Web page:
The good news for the Cowboys defensive backs is there is now ample game tape on Brock Purdy to watch his throwing action, but also spot how he goes awry with his ball placement, meaning this could be a matter of emphasis for the defense. For those anxious about Trevon Diggs and his tackling capacity, there are two sides to the narrative. It’s true he’s made over 50 tackles this year and in that period he has only missed five tackles. The issue is more to do with what looks like willingness at times during the game to go forward and make a tackle. His technique at tackling is textbook, he has no problems bringing his man down, but every now and then he will evade the tackle, or delay for his man to get past a little to tackle him from behind as opposed to head-on for less yardage. For those worried about Diggs versus Samuel though, don’t ignore the last time these two met where Diggs permitted only 30 yards against Samuel. And the first time these pair met Diggs closed the game right down against him.
For the other side of the field the Cowboys defense will need to be on it’s toes to help support DaRon Bland covering Brandon Aiyuk. The second wide receiver for the 49ers has over 1,000 yards this year and has an average depth of target of near eleven yards, showing he’s a skilled deep-threat that needs extra attention. Bland didn't have a bad game last week, but he most certainly looks better as a slot corner as opposed to outside. But placing Bland inside would mean positioning Israel Mukuamu outside, but Mukuamu had a pretty promising day playing from the slot.
Tied in with the receiving conundrum is keeping George Kittle at bay, so a giant day will be required from Jayron Kearse. His injury isn’t worrying him and when questioned about his likelihood of playing this week he said “100 percent” which is tremendous news to hear. His interception in the endzone last week was a key moment in the game. It was Brady’s first redzone interception as a Buccaneer and there was no one better deserving than Kearse to snag that off him.
For the 49ers, it’s the passing game where they can be out-maneuvered if done right. Charvarius Ward doesn’t miss a tackle when he’s invited to do so in coverage, and does a pretty sound job in pass coverage as well. The area to attack in terms of corners is the opposing side against Deommodore Lenior. He allows a 96.8 rating when targeted and has missed a bunch of tackles this year. With Ward better playing the pass deep and Lenior better in closer passing routes, this is an ideal matchup for CeeDee Lamb to strike while Michael Gallup keeps clearing Ward on deep routes.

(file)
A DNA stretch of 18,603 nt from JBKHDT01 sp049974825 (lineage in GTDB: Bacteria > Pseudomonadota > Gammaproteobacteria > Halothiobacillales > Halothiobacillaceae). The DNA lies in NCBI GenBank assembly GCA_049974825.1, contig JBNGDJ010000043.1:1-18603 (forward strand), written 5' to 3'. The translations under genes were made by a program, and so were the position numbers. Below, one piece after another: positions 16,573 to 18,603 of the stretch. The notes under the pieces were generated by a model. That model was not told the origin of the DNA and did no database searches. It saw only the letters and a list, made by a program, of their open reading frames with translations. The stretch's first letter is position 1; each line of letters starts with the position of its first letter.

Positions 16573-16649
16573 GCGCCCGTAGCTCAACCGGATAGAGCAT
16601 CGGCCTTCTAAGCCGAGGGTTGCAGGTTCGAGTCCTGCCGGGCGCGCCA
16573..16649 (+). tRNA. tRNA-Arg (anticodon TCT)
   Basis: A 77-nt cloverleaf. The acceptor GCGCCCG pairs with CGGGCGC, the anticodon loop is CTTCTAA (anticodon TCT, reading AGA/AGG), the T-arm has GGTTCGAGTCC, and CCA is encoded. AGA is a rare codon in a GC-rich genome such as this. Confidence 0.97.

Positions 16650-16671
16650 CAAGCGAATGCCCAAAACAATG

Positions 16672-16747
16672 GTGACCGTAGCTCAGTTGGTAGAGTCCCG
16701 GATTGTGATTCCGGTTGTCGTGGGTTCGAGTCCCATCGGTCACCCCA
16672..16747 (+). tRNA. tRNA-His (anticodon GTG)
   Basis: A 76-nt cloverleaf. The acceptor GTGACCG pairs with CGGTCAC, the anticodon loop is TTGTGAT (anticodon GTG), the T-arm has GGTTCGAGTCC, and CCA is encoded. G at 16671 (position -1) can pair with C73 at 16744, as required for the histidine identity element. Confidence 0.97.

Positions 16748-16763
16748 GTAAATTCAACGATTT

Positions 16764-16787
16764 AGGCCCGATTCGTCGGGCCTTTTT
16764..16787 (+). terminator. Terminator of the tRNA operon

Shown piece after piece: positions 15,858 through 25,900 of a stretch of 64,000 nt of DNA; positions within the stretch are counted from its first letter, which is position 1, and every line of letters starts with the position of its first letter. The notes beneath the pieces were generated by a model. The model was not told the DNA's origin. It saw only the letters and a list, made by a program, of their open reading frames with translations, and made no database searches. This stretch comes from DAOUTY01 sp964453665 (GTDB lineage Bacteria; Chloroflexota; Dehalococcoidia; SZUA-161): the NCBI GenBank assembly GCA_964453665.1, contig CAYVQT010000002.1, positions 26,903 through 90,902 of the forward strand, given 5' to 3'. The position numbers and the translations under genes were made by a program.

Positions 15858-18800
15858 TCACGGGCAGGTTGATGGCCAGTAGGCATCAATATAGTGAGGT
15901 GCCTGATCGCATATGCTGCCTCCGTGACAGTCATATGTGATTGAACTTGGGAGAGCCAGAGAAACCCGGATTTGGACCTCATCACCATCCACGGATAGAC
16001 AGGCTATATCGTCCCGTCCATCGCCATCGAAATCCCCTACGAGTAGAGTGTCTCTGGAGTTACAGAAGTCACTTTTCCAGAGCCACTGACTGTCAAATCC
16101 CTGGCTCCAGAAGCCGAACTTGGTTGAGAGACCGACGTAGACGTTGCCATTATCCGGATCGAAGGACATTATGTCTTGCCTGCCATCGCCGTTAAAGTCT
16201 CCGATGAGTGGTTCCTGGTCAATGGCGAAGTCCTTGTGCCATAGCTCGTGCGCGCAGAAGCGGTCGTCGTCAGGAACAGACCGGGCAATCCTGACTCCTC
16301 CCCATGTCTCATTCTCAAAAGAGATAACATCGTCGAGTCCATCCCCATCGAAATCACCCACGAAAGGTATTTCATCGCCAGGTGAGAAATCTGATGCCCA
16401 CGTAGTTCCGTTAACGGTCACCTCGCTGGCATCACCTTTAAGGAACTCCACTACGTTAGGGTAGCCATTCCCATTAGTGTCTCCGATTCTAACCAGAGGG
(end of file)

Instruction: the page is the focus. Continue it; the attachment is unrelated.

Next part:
Their safeties are liable for leaking touchdowns on zone coverage, but they are excellent at coming downhill to assist in the run game and finding the ball carrier. Who triumphs in this battle on both teams will come down to the defensive backs halting momentum on third down, which both offenses are effective at converting.
Brett Maher had problems making extra points to put it mildly, and post-game this ushered in a range of speculation. From issues with field conditions, mental issues, or even carrying an issue medically, it was evident something was amiss with Maher. Concern about whether he can make field goals this week or if this matter continues on the extra-point conversions has led to the team signing a kicker to the roster as insurance going forward, adding Tristan Vizcaino earlier this week. He’s been at Dallas before for a brief span but he also has been with eight different teams trying to claim a stake. But at least this way bases are covered should the worse happen.
Robbie Gould has had an unusual season. He’s missed five field goals and one extra point. But most of those misses came earlier in the year.
Bryan Anger out-punts Mitch Wishnowsky on an average per-punt basis by over four yards per attempt. Wishnowsky however has landed his punts inside the twenty more frequently than Anger and has very few of his kicks returned back on him. Anger has a longer hang time.
KaVontae Turpin and Ray-Ray McCloud II are pretty much evenly matched in returning the ball. The only noticeable distinction is Turpin has had longer return attempts and has been close to a complete breakaway on a number of occasions.
Which team has the better defense?
This poll is closed
San Francisco 49ers